Encyclopedia of Popular Music4/5 stars[5]
The Great Rock Discography7/10[5]
Music Story5/5 stars[5]
MusicHound Rock4/5 stars[6]
The Rolling Stone Album Guide4/5 stars[5]

The album was critically acclaimed, with The New York Times saying "Each of Mitchell's songs on For the Roses is a gem glistening with her elegant way with language, her pointed splashes of irony and her perfect shaping of images. Never does Mitchell voice a thought or feeling commonly. She's a songwriter and singer of genius who can't help but make us feel we are not alone."[8] Writing for Rolling Stone, Stephen Davis applauded the singer's ability to explore a variety of emotional perspectives, sometimes in the course of one song: "Her great charm and wit, her intense vocal acting and phrasing abilities (the way she chooses to deal with a single word can change the feeling of an entire song) and the sheer power and gumption of her presence combine to bring it all off and make it shine."[9]

For the Roses was named the seventh best album of 1972 in Robert Christgau's year-end list for Newsday.[10] In his review for Creem, he said the music lacked the liveliness of Blue's "All I Want" and the lyrics' insularity diminished her voice, but he ultimately regarded the album as a "remarkable work" and the year's aesthetically boldest record. "Mitchell has integrated the strange shifts of her voice into an almost 'classical' sounding music", Christgau wrote, calling it "hypnotic when you give it a chance to work".[11]

Track listing[edit]

All tracks written by Joni Mitchell.

Side one
2."Cold Blue Steel and Sweet Fire"4:17
4."Lesson in Survival"3:11
5."Let the Wind Carry Me"3:56
6."For the Roses"3:48
Side two
7."See You Sometime"2:56
9."You Turn Me On, I'm a Radio"2:39
10."Blonde in the Bleachers"2:42
11."Woman of Heart and Mind"2:38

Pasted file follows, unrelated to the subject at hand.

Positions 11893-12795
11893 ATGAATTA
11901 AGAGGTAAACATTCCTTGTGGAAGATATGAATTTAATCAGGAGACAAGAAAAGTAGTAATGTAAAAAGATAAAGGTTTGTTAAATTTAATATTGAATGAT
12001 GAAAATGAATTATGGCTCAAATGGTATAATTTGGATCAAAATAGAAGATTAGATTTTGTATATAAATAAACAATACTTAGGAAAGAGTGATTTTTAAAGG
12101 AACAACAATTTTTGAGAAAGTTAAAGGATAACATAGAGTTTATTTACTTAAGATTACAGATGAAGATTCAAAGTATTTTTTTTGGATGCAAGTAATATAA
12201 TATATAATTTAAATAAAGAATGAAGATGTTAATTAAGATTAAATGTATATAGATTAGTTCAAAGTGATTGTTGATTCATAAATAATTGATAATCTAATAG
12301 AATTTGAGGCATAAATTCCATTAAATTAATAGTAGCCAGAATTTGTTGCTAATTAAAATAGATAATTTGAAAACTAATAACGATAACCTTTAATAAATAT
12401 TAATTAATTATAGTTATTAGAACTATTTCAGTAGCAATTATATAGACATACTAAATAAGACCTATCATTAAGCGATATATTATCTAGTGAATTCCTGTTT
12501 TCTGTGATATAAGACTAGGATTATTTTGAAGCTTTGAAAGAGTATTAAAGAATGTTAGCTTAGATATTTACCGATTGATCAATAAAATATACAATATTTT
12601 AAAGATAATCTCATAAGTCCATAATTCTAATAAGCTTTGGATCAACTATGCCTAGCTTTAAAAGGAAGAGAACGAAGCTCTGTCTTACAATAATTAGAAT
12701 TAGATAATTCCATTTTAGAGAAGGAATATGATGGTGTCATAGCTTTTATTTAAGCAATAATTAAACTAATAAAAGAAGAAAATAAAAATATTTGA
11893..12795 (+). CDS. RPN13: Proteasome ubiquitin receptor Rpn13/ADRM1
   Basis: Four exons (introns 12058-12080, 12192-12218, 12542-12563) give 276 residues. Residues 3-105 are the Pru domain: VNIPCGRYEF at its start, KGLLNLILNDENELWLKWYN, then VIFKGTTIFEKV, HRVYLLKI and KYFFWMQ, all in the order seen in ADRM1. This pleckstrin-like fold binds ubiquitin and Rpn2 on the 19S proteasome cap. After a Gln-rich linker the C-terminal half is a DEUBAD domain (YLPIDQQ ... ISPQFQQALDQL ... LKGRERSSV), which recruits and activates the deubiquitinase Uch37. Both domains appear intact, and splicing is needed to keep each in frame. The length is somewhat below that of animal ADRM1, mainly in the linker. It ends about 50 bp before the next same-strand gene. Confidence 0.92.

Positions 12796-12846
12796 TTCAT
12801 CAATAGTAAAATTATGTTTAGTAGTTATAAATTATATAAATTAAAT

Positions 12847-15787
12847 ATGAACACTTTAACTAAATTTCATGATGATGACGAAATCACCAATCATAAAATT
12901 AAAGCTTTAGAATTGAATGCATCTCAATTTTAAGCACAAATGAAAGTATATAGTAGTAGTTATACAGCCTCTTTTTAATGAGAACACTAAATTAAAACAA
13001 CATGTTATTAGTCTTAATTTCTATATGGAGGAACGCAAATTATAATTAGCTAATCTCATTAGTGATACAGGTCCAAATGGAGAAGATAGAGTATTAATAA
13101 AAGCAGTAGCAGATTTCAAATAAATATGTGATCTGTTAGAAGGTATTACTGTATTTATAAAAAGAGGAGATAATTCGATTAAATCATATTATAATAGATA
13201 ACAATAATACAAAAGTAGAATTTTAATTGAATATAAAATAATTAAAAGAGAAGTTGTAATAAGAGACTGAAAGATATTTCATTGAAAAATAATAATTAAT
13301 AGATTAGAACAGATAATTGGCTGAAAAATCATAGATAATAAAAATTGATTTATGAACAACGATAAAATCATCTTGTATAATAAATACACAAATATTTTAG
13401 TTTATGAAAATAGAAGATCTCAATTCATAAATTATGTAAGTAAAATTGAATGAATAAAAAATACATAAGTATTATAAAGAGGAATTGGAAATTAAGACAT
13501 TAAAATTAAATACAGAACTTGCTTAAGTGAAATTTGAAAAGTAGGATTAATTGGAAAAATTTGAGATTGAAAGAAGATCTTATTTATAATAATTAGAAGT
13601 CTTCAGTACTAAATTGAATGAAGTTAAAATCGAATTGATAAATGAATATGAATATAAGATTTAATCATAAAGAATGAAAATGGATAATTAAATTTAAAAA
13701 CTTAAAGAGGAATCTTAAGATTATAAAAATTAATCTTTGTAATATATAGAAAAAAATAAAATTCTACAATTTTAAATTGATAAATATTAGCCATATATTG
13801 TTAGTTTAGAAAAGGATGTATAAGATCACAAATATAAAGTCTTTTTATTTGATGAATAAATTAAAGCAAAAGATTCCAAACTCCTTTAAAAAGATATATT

12."Judgement of the Moon and Stars (Ludwig's Tune)"5:19




  1. ^ a b Cleary, David. For the Roses at AllMusic. Retrieved 13 August 2005.
  2. ^ "The National Recording Registry 2007 : National Recording Preservation Board (Library of Congress)". 2011-05-13. Retrieved 2012-02-16. 
  3. ^ Bego, Mark. "Joni Mitchell". Google Books. Retrieved 7 May 2017. 
  4. ^ Christgau, Robert (1981). "Joni Mitchell: For the Roses". Christgau's Record Guide: Rock Albums of the '70s. Ticknor and Fields. ISBN 0-89919-026-X. Retrieved March 7, 2017. 
  5. ^ a b c d "Joni Mitchell For the Roses". Acclaimed Music. Archived from the original on 2018-03-07. Retrieved 2014-03-20. 
  6. ^ Graff, Gary; Durchholz, Daniel (eds) (1999). MusicHound Rock: The Essential Album Guide. Farmington Hills, MI: Visible Ink Press. p. 769. ISBN 1-57859-061-2. 
  7. ^ "Joni Mitchell: The Studio Albums 1968-1979 | Album Reviews". Pitchfork Media. 2012-11-09. Retrieved 2014-03-20. 
  8. ^ The New Woman. The New York Times.
  9. ^ Davis, Stephen (January 4, 1973). "Joni Mitchell For The Roses > Album Review". Rolling Stone (125). Archived from the original on 2007-03-12. Retrieved 26 July 2006. 
  10. ^ Christgau, Robert (December 31, 1972). "Choice Bits From a 'Sorry' Year". Newsday. Retrieved March 7, 2018. 
  11. ^ Christgau, Robert (March 1973). "The Christgau Consumer Guide". Creem. Retrieved March 7, 2017. 

External links[edit]